In short, if we do decide to change the implementation of TransferTransaction, as it’s part of the protocol, your custom transaction might not work anymore. Therefore, it’s safer to copy this TransferTransaction logic into your custom transaction.

Resources:

2. Do I have to call the parent method in BaseTransaction?

You don’t have to call the parent method in BaseTransaction. However, you can definitely do this if the abstract parent method has an implementation.

Currently, only the prepare method allows you to call its parent method. Assume you want to cache the sender account in the store for later use in applyAsset. As the prepare method already has the same logic defined, we can simply call the parent method in the BaseTransaction class.

Although we encourage you to not call super methods, we have in the interests of simility occasionally done so. However, as we are still in an Alpha SDK phase, the implementation of the prepare method in the BaseTransaction is subject to change.

To prevent you from having to change the implementation, we suggest caching the data yourself instead of calling the parent method throughsuper.prepare(store) (we explain this in question 5).

Also, other functions like applyAssetvalidateAsset, or undoAsset do not have parent implementations as they are abstract functions.

In case you do want to extend from the TransferTransaction (again not recommended), we suggest calling the super.prepare(store)super.applyAsset(store), and super.undoAsset(store). This is because these functions have an important implementation inside the TransferTransaction and return errors in case something goes wrong. This makes sure the right data gets cached and the validation errors are collected in the errors array. In case of an error, the transaction gets discarded.

3. What is the responsibility of validateAsset?

The validateAsset function is only used for performing static checks like verifying if the property exists and if it has the right type. More rigorous checks that require data to be cached in the store need be performed in the applyAsset step as you don’t have access to the store inside of the validateAsset function.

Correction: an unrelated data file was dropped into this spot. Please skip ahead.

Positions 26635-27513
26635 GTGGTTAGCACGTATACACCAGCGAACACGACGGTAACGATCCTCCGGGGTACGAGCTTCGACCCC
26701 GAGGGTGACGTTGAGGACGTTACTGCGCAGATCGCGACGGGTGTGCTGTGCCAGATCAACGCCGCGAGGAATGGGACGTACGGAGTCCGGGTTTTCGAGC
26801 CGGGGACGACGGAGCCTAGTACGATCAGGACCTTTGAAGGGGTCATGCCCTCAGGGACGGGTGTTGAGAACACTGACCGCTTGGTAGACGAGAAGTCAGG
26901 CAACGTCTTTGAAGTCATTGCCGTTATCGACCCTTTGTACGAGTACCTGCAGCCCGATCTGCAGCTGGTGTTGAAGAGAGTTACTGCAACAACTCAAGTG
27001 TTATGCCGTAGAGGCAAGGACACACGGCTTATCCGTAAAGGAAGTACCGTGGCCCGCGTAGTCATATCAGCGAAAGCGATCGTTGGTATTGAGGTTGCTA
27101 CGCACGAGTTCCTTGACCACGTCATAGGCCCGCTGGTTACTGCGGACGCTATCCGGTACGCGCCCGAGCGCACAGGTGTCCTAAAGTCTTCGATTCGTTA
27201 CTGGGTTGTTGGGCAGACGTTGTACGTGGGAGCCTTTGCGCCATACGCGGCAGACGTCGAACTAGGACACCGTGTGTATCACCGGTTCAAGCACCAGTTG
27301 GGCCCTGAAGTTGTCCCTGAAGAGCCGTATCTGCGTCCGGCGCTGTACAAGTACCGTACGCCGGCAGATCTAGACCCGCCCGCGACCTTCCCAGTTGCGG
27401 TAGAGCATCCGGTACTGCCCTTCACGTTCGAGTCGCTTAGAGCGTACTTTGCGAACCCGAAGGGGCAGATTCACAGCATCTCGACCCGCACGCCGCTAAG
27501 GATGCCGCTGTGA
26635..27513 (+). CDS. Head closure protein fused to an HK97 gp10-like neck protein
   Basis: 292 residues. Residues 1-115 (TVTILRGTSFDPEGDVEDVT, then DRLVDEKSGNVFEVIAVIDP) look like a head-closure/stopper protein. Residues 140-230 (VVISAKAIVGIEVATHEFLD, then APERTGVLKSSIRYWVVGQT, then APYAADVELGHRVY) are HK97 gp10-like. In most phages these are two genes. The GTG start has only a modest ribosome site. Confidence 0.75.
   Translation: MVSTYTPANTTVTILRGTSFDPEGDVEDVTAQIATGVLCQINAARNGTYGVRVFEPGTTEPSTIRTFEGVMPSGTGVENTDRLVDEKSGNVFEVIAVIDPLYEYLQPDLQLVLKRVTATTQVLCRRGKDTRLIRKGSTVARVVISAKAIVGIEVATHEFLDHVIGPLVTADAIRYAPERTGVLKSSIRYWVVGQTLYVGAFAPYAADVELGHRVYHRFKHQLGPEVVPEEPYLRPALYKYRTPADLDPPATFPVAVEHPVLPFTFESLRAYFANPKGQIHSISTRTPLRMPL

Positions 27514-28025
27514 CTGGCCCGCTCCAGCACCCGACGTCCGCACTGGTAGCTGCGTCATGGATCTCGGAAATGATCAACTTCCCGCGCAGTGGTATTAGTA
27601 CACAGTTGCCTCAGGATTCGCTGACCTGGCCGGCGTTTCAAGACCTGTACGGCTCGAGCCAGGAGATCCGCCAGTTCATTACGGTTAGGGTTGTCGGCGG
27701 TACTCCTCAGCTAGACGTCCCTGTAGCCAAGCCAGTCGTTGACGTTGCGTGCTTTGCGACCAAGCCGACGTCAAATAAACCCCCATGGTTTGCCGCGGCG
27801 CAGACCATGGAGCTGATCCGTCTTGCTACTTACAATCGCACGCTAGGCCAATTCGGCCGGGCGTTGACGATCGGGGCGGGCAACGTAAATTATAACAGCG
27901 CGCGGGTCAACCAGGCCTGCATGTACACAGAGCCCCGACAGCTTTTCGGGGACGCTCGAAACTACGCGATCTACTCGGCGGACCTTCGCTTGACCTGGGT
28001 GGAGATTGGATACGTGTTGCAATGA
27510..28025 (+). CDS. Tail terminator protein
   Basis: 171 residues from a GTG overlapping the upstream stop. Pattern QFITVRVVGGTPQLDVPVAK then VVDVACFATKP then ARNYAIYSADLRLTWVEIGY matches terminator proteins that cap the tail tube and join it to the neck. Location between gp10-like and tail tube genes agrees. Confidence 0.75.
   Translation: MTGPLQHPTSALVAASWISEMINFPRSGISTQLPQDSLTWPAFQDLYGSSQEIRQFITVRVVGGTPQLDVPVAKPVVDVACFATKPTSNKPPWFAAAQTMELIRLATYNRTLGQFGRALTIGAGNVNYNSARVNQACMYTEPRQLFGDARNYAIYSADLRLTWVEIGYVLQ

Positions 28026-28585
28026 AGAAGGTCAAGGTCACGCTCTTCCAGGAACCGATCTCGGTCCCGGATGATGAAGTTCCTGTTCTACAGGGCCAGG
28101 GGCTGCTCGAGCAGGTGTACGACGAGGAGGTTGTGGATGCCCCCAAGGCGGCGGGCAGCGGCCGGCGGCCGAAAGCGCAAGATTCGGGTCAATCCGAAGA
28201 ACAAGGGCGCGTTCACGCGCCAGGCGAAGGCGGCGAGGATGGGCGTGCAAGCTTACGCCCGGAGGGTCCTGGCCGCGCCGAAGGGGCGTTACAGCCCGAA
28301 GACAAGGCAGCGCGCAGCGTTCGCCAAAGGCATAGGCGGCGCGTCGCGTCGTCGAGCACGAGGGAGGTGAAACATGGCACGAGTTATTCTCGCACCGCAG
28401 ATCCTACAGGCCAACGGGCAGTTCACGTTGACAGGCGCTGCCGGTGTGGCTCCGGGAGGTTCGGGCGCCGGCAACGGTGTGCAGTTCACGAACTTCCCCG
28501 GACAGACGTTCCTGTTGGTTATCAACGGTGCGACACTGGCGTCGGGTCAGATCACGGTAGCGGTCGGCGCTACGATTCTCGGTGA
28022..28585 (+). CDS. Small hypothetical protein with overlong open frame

4. How can I use the StateStore?

The store, which is referred to as a StateStore, allows a developer to cache data he requires for performing validation or implementing custom business logic inside the applyAsset, or undoAsset functions.

Under the hood, the cache method retrieves data from the database and stores this data in an in-memory key-value store inside the Lisk application. We can later retrieve data from this key-value store through the exposed functions which are explained in step B down below.

We allow for any account data to be modified (read-write) and to read any transaction data (read-only). Let’s explore how we can use this store.

A/ Caching Data
The first step consists of caching the data you require in your custom transaction. The cache method will retrieve the requested data from the database and save it inside the store. This cache method accepts filters which we discuss in question 5 below.

B/ Retrieving Data
Accessing the data cached inside the store can be done using the functions it exposes. For the account_store, the following functions are exposed:

  • get(key) — Retrieve a single element from the store. The key here accepts an address.
  • getOrDefault(key) — Get account object from store or create default account if it doesn’t exist.
  • find(fn) — Accepts a lambda expression for finding the data that matches the expression.
  • set(key, updatedObject) — Allows updating an account in the database (account is only read-write store).

For the transaction_store, the following functions are exposed:

  • get(key) — Retrieve a single element from the store. The key here accepts a transaction id.